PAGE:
Quickly by car to the city, to work, on vacation: Being mobile is part of our habits, part of our comfort and it is difficult for us to make do without it. That is why we are glad that technology is bringing more and more climate-friendly alternatives to conventional cars onto the market. In this way, we can sit back and continue living as we have done so far, right?
By now there is agreement, at least in theory, that the future of mobility cannot lie in oil, natural gas or coal. What a world in which mobility works entirely without fossil fuels should look like, however, is uncertain. Certainly, there are different approaches: Research is increasingly focusing on alternatives such as hydrogen, hybrid or electric vehicles and is trying to optimize gasoline, diesel and gas engines. What is clear, however, is that the achievements of technology alone are no longer sufficient to reduce emissions quickly and far enough – it is simply too late for this. It is up to each and every one of us to adapt our lifestyles. After all, households, industry and the heating sector have been able to reduce CO2 emissions while emissions in the transport sector are rising steadily.
Let’s take a look at the Swiss roads: Not only during peak hours, but practically all day long, motorways are particularly busy, with private leisure traffic continuing to increase. In most cases, the driver is traveling alone with two tons of sheet metal. Since 1980, the average weight of cars has doubled while the weight of drivers has remained the same. This has been particularly profitable for the car industry – with heavy losses for the wallet and even more damaging for the climate! For the heavier the car, the more material it uses and the more fuel it consumes for every kilometre.
What about the electric cars that are increasingly being found on the roads? First of all, you must be aware that just because something does not directly emit CO2 into the atmosphere, it is not immediately climate friendly. This applies to both green avocados and e-cars. In the same way that the avocado does not cross the Atlantic into Switzerland on its own, it does little for the climate if the electricity in our Tesla comes from coal-fired power stations, nuclear power stations or other sources of non-renewable energy. Not to mention the unsustainable mining of cobalt and lithium, which are currently indispensable for the construction of batteries. While “only” two to three grams are needed to build a mobile phone battery, the construction of e-cars is a matter of kilos. In addition, the limited occurrence of cobalt and lithium is particularly high in fragile countries, and child labour is sometimes even used to reduce mining costs as cheaply as possible.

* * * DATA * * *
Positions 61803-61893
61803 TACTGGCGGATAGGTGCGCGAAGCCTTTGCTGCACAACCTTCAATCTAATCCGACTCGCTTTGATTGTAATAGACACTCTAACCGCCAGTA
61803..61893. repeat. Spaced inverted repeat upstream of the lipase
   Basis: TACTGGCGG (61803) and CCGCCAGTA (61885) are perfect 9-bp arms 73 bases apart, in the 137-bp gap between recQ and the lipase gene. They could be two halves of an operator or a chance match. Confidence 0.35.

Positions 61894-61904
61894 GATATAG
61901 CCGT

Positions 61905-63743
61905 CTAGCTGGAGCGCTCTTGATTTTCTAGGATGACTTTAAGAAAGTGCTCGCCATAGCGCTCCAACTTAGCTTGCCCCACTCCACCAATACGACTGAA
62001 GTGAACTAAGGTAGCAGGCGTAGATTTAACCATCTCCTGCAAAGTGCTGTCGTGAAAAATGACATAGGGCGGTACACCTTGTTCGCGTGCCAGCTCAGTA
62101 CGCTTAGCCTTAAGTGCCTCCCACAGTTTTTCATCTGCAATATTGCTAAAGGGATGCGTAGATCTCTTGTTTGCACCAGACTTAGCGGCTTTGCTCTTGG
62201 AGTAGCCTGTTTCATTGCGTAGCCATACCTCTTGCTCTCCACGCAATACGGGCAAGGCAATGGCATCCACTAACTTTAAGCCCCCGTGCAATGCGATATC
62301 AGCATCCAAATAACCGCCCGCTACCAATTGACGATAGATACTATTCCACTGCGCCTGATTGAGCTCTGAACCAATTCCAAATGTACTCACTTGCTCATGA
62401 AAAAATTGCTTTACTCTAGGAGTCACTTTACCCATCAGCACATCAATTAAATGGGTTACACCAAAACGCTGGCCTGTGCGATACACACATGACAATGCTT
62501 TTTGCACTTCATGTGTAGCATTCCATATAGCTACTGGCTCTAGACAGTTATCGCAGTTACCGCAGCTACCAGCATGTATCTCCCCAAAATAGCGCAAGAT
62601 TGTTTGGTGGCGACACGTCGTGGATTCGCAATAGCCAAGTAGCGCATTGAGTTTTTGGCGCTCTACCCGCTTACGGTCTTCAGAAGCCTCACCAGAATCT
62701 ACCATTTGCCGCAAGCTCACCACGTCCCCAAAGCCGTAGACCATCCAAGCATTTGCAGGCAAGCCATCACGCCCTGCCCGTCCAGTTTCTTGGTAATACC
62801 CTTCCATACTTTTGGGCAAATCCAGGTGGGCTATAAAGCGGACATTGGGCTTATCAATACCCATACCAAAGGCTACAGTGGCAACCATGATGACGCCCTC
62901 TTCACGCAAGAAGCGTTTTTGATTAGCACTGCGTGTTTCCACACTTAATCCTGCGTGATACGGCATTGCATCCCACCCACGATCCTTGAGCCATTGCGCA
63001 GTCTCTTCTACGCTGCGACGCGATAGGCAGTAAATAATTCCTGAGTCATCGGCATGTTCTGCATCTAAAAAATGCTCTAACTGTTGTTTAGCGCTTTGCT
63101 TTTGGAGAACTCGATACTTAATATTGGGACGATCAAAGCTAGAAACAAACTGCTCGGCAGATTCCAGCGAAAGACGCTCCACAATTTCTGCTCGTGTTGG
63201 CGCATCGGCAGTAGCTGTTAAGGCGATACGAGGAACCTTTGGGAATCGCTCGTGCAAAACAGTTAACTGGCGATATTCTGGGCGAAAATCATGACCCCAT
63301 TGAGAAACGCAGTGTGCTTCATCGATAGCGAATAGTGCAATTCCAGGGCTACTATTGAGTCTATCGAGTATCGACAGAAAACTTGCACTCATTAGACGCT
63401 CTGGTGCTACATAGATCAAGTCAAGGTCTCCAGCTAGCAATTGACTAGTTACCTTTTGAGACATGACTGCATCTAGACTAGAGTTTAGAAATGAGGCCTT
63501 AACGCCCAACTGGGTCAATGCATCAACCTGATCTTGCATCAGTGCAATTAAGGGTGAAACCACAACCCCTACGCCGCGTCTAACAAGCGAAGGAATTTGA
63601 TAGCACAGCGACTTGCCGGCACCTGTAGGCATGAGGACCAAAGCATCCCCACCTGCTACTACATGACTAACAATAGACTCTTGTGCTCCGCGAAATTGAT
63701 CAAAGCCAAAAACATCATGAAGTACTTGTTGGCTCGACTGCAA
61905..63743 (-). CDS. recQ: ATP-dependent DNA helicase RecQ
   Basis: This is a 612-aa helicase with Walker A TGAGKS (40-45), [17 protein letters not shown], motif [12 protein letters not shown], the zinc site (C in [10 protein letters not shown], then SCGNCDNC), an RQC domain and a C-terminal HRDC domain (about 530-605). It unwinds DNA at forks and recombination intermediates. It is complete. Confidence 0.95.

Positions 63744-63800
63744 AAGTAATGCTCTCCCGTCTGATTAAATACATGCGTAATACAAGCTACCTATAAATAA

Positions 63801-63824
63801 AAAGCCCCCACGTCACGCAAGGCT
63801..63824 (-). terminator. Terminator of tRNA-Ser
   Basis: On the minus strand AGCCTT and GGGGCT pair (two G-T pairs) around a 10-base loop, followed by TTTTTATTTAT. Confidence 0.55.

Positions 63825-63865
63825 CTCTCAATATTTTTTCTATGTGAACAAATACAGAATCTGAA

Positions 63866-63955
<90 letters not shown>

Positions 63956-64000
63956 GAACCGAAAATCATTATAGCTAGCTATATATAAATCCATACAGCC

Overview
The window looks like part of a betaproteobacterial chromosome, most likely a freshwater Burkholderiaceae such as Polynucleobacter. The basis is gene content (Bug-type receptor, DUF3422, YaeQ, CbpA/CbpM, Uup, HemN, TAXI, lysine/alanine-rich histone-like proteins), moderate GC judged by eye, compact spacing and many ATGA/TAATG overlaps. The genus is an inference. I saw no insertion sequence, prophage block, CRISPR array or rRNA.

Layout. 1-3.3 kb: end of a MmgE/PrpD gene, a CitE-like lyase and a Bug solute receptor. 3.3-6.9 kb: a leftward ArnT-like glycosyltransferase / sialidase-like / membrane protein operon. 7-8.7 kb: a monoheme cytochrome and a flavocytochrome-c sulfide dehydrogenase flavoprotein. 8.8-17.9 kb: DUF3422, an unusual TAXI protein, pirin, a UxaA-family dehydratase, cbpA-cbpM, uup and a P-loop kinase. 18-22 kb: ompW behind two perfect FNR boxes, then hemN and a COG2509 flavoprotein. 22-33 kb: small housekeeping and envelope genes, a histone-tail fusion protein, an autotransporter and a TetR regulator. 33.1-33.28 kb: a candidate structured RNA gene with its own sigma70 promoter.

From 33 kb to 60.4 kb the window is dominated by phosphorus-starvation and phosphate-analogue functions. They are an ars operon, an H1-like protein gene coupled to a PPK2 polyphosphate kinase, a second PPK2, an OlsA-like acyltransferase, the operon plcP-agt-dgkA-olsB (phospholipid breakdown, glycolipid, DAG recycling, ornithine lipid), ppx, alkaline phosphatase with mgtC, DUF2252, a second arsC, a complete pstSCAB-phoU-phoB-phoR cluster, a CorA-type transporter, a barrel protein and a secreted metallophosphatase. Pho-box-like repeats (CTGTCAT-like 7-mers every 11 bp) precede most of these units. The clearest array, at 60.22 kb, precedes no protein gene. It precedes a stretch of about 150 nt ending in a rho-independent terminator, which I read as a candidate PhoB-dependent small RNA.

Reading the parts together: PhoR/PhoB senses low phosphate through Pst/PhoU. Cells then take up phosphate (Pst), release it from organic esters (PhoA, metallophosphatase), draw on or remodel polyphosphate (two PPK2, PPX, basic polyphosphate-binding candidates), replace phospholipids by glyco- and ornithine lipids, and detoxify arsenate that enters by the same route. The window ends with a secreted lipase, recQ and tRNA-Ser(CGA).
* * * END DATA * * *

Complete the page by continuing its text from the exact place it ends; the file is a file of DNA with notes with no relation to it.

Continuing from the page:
This shows us very clearly that new technologies in mobility and the good intention to drive an e-car do not bring much, if no sustainable operations are carried out in the background. The same applies to the fuel used in e-cars: zero CO2 emissions from the exhaust pipe will only really benefit the climate if the electricity comes from sustainable sources.
In Switzerland, only 61% of electrical energy comes from renewable sources (60% hydro power, 1% sun and wind). In terms of the total energy consumed in Switzerland, this amounts to only 15%. With this, it is impossible to supply mobility as it exists today. In total, two thirds of Switzerland’s energy consumption still come from fossil fuels, with more than one third of Switzerland’s total energy consumption coming from transport. In order to master this challenge, we need new technologies, as well as the willingness of everyone to adapt his or her behaviour in the field of mobility.
Consequently, we must not sit back and relax. As long as our energy sources are not fundamentally sustainable, it is up to us to act in accordance with the climate. This means in concrete terms that we always take the train instead of the car or even the plane, preferably even the bicycle, whenever possible. Instead of buying our own car, we use offers that make it possible to share vehicles. In general, we try to cover as few kilometres as possible and in a small, light car. When we buy food, we pay attention to the distance travelled. But we also remain open to alternatives to conventional or electric cars in research, because it is not yet clear which one will be the best solution.
Sustainable resources and energy: a crystal-clear demand that we can carry to the polls with our right to vote, support with our money and advance with our commitment. Without phasing out nuclear energy and promoting sustainable energies, it is not enough to rely on e-cars and take the train from time to time. Because without a change in the energy system, a change in mobility is unfortunately of little use.